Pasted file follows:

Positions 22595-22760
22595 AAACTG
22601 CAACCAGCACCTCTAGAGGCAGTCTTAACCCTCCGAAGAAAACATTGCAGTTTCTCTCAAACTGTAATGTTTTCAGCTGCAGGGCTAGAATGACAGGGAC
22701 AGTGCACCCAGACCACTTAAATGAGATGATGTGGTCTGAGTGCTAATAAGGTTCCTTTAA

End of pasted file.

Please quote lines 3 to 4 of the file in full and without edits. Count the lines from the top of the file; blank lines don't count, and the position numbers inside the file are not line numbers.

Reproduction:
22601 CAACCAGCACCTCTAGAGGCAGTCTTAACCCTCCGAAGAAAACATTGCAGTTTCTCTCAAACTGTAATGTTTTCAGCTGCAGGGCTAGAATGACAGGGAC
22701 AGTGCACCCAGACCACTTAAATGAGATGATGTGGTCTGAGTGCTAATAAGGTTCCTTTAA